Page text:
January 1996 Issue 18
Summer Placement at the Asian Art Museum of San Francisco
The Asian Art Museum of San Francisco was founded by Avery Brundage, a dedicated collector of Asian art. He left his collection of some 10,000 objects to the city of San Francisco on the condition that the city build a museum to house it. This museum opened in 1966 and it was in its Conservation Department that I undertook an eight week internship between July and September 1995.
Apart from the Head of the Department, Linda Scheifler Marks, the Conservation Department employs a textile conservator, a paper conservator and an objects conservator. For special projects the staff is augmented by contracted conservators. This summer they also had two interns: myself and a student from the University of Delaware conservation programme.
On our first day we were given a tour of the storage areas. A museum in a major earthquake zone has to take special precautions and these were explained to us by Linda Scheifler Marks. All the storage cabinets were bolted to the floor and all the objects within the cabinets were surrounded by sausage-shaped sandbags. The objects on display were also securely anchored down with either microcrystalline wax, sandbags, fishing line or bolts. The use of microcrystalline wax was of particular interest to me as it could be used to prevent ceramic and glass objects 'creeping' along shelves, a problem sometimes encountered in the V&A in galleries with springy floors such as the 20th Century Gallery. The Asian Art Museum's precautions were tested on 17 October, 1989 when the earthquake Loma Prieta struck. Remarkably only three objects were broken, all of which were ceramic and all of which I repaired during my internship.
To someone unused to living with the threat of an earthquake some actions, such as leaving a sliding cupboard door open, seem harmless but in a 'quake the falling objects would add needless hazards to the situation. Every new member of staff is also shown the location of the emergency bag for their department which contains essentials such as a torch. Thankfully this was not required during my internship.
My major projects whilst at the museum were the aforementioned earthquake-damaged ceramics. These consisted of a 3000-2000 B.C. Japanese Jormon Jar and two eighteenth century pieces of Chinese porcelain. The Jormon Jar was made of very low fired earthenware which had been repaired previously. During the earthquake, a section of the rim had broken off and several cracks had appeared down its body. As the lower section of the jar was stable it was decided to dismantle the top section only and then reassemble it using Paraloid B72 TM(Rohm Haas), ethyl methacrylate/methyl acrylate copolymer, in acetone. The missing areas were filled with Patch-N-Paint Lightweight Vinyl Spackling TM (Custom Building Products), tinted with dry ground pigments. I became a great fan of this filling material as it did not shrink or change colour, when tinted, on drying (unlike some British products).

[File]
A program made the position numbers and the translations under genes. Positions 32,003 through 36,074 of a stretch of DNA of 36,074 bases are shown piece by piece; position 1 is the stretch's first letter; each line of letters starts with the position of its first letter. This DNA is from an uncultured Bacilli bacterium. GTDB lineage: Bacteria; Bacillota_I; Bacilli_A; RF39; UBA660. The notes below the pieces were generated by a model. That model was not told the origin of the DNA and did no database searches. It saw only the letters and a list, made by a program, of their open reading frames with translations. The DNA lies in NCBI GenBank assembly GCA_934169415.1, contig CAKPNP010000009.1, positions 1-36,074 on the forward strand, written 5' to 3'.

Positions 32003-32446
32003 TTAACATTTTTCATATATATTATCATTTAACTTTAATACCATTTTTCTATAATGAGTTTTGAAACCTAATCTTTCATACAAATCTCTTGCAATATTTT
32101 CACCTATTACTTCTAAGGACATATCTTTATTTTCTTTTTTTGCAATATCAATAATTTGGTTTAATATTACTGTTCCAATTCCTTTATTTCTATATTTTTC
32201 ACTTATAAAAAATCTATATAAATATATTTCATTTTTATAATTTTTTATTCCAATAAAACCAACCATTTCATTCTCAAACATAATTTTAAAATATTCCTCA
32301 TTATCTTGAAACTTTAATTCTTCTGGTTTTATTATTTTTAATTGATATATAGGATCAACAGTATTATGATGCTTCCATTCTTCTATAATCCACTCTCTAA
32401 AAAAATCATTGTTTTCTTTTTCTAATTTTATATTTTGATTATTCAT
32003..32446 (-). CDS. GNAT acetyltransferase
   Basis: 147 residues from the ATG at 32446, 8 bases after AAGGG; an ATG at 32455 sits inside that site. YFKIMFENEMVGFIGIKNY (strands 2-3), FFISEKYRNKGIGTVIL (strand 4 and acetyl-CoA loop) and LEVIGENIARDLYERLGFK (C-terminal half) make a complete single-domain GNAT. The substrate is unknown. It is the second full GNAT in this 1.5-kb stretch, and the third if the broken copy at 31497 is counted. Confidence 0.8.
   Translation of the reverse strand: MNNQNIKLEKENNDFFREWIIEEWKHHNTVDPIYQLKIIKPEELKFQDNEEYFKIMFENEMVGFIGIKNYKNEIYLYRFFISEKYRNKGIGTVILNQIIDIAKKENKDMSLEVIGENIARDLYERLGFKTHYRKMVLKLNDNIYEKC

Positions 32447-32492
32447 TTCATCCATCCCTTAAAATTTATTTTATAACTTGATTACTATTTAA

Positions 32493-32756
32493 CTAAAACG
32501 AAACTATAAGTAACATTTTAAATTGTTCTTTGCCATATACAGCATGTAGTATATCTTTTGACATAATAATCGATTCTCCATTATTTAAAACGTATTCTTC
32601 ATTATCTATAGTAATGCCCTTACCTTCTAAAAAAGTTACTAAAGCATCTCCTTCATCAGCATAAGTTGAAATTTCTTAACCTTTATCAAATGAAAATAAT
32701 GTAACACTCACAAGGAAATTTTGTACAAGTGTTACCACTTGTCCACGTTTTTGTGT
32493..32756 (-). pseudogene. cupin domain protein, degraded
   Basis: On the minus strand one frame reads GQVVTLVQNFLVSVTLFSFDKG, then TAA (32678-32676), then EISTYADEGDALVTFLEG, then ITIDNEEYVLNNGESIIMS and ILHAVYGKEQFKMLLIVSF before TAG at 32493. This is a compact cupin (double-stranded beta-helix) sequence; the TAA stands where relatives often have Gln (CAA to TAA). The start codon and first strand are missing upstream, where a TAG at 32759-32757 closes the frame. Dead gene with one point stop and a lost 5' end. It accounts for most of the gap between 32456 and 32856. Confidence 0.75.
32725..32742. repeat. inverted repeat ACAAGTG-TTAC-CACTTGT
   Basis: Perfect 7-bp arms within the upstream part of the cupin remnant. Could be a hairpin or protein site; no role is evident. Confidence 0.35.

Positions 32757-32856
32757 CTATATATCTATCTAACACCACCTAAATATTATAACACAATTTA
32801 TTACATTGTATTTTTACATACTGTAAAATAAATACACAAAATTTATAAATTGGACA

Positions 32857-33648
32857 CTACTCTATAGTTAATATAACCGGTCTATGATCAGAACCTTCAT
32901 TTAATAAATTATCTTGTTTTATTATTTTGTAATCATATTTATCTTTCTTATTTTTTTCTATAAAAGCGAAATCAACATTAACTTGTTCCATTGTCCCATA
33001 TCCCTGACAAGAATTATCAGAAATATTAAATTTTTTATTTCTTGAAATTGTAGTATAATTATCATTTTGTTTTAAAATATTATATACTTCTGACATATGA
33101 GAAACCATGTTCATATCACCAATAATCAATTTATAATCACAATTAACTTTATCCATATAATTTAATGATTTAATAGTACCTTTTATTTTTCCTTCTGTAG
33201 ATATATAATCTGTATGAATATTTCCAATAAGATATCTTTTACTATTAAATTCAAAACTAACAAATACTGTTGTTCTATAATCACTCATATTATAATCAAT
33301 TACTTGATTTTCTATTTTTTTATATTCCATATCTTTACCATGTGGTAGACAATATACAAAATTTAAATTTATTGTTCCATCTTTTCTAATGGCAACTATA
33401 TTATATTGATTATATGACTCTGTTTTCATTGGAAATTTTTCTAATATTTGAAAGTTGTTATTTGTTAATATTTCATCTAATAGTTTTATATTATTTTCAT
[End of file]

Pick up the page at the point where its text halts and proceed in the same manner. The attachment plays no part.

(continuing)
During the eight weeks I was given the opportunity to visit the laboratory where object analysis is carried out for the museum. Surface Science Laboratories in Mountain View offer a vast range of analytical techniques. The purpose of our visit was to get scanning electron microscopy (SEM) performed on samples from a light degraded lacquer table.
The laboratory had previously conducted gas chromatography/ mass spectrometry (GC/MS), fourier transform infrared (FTIR) spectroscopy and SEM with energy dispersive X-ray analysis (SEM/EDX) on material from a display case. A liquid had entered the case via an old drainpipe and stained not only the case but the base of a 12th-13th century Iranian Vase in the case. The outcome of the analysis was that the stain was the diluted residue of a sugar-containing drink but one which did not contain caffeine, so regular cola could be ruled out! Armed with this information I removed the stain from the ceramic using swabs of saliva and deionised water.
My internship coincided with the opening of a major new exhibition at the museum, 'Mongolia. The legacy of Chinggis Khan'. The visitor numbers increased markedly in this period and consequently the environmental conditions in the galleries were affected. This could be seen on the thermohygrograph charts, which were changed weekly. Using these charts, the Buildings Department could be notified to take appropriate compensatory measures. 'Watering the art' was another environmental measure I was involved in. This alarming term refers to the topping up of the humidifiers in the galleries, to ensure 'the art' does not become too dry and hence damaged.
Whilst at the museum I examined and completed condition reports on ceramics which were going out as two loans in the near future. One loan was destined for the soon-to-be-reopened Palace of the Legion of Honour in San Francisco and the other was a touring exhibition of Korean ceramics. I
also conducted a condition survey of the museum's collection of Chinese glass.
A label removal project was already underway on the Chinese ceramic collection when I arrived. I continued this project to the Near Eastern ceramic collection. All the ceramics were photographed before and after the labels or label residue was removed. I also had time to treat a 12th-13th century Persian, highfired earthenware bowl whose old restoration was severely discoloured.
I also had the opportunity to visit the Oakland Museum and its Conservation Department and that of the M.H. de Young Memorial Museum in San Francisco.
I would like to thank everyone at the Asian Art Museum for making my time so enjoyable, especially the Conservation Department: Linda Scheifler Marks, Tracy Power, Teresa Heady, Julie Goldman and Kathy Gillis.